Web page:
The gull-sized Caspian tern is no wallflower, and as befits its character, the bird is not shy about shouting out to the world. Around water bodies, listen for a harsh croaking yip a bit reminiscent of an upset terrier, sometimes stretched to a longer, drawn-out jee-arrrr!. Melodic these are not.
The carrying power of Caspian tern calls is impressive, and you’ll often hear the bird before you see it. Look in the direction of the raucous calls, and before long you’ll see a bird with somewhat labored rowing strokes, looking every bit the match of a ring-billed gull in the size department. The black cap and downward-pointing, large red bill will soon become obvious.
When and Where to Look
Given how widely distributed and common Caspian terns are in North America, you generally don’t have to go far to see them. Many breeding colonies are well known, and if you visit one that is viewable, you’ll be assured hours of fascinating tern-watching. Migrants can turn up anywhere, especially east of the Mississippi River, and can be expected along any large river or lake. Harbors and shorelines along the Great Lakes are especially good places to find migrants.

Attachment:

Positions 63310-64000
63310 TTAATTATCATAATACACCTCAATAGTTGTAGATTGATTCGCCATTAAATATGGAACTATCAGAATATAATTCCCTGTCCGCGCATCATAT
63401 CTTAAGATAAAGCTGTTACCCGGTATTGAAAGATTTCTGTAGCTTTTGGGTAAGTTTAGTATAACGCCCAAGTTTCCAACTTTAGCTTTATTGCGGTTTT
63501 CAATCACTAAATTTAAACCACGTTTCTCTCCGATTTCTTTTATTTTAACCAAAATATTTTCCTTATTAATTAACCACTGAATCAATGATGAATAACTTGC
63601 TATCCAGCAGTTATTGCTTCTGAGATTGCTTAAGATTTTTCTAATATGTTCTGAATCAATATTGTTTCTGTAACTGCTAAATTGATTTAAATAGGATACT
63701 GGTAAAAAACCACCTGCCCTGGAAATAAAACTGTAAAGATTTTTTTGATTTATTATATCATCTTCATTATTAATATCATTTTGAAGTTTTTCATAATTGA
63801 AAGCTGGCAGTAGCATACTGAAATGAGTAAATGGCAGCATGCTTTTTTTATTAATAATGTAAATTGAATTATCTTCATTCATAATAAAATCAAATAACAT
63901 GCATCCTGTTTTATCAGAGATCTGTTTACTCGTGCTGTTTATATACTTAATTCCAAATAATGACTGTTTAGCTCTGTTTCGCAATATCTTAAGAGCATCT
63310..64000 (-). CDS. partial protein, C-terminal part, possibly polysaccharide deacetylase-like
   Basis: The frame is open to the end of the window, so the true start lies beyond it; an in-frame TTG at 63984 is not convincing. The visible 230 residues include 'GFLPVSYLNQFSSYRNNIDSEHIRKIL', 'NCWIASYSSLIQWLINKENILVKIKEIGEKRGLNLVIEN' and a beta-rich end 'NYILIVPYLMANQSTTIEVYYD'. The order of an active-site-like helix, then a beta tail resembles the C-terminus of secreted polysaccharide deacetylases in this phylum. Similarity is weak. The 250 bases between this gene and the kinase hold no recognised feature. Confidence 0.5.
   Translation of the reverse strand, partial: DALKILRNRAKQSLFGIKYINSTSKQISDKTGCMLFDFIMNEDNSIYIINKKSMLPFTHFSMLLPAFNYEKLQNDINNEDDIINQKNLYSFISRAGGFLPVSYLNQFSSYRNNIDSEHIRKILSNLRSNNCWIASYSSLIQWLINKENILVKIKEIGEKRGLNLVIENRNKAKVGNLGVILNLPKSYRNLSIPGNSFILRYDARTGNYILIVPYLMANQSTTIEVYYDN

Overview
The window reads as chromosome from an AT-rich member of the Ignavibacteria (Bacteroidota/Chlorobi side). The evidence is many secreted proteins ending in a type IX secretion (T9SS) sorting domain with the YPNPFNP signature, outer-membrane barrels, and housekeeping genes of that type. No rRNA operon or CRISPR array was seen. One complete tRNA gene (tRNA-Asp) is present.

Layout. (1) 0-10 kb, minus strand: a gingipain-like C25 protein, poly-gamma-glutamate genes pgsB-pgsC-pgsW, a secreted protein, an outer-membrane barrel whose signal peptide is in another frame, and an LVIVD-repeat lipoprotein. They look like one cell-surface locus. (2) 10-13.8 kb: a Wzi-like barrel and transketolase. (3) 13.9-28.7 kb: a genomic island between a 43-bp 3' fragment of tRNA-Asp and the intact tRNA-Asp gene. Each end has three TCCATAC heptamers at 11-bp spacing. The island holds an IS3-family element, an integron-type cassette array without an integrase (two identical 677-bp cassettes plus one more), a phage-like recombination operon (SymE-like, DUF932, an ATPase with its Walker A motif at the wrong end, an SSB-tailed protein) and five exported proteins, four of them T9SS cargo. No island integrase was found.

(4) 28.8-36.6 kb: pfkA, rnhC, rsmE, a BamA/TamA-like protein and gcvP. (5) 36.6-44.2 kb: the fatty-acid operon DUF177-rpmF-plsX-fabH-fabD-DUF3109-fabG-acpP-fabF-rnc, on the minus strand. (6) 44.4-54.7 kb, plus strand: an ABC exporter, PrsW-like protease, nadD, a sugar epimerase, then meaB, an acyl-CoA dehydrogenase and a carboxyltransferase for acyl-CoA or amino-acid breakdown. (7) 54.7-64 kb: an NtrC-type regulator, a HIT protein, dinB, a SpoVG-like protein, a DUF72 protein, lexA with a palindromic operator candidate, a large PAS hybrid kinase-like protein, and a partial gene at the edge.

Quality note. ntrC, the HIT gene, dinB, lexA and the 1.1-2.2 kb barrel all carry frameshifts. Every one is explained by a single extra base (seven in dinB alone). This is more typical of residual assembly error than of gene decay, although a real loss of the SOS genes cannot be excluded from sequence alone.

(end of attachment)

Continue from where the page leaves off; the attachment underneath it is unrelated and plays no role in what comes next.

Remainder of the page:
The migratory peaks across much of North America tend to be April and May, and August and September. Many southbound adults are closely attended by juveniles, which are evident by their scalloped brownish back.
Caspian terns are common in winter along southern U.S. coasts, and it is an educational experience to see them loafing in mixed flocks with other tern species. Florida, Texas, and southern California offer wintertime birders plenty of Caspians.
Watching Caspian terns feed is always entertaining. Like black-and-white avian kamikazes, they barrel into the water from as high as 90 feet, but usually from much lower. Hunting terns tend to trace languid circles, carefully watching the water’s surface. When a bird spots potential prey, it tucks its wings and drops like a rock, often completely submerging.
Caspians are generalists in regard to prey, typically capturing whatever the most frequent and available fish species is. They prefer morsels in the two- to five-inch range, although ambitious individuals will attempt to choke down larger prey. Rarely, Caspians will forage on shrimp, crayfish, and other crustaceans-and sometimes even earthworms.
Listen to a Caspian Tern: